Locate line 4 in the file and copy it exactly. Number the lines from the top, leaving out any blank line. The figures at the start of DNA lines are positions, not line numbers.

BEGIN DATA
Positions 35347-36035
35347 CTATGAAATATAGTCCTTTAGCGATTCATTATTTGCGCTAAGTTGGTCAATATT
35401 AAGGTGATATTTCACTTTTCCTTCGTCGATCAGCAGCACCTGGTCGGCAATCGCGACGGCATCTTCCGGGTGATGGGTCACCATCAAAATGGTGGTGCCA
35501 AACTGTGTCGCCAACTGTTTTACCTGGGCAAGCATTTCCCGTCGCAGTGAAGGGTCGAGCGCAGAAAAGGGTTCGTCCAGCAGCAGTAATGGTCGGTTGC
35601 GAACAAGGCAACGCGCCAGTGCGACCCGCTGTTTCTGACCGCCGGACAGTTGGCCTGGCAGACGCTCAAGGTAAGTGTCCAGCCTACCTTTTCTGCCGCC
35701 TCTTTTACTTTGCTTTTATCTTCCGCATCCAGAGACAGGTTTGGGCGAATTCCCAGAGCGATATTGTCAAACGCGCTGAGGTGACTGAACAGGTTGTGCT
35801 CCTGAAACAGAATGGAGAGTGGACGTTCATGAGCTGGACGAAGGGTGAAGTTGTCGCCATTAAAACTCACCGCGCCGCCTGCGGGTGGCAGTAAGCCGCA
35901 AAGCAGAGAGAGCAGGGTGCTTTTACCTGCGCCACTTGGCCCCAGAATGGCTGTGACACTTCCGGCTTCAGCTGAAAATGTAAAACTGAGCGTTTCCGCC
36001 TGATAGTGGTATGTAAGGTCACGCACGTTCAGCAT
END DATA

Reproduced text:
35501 AACTGTGTCGCCAACTGTTTTACCTGGGCAAGCATTTCCCGTCGCAGTGAAGGGTCGAGCGCAGAAAAGGGTTCGTCCAGCAGCAGTAATGGTCGGTTGC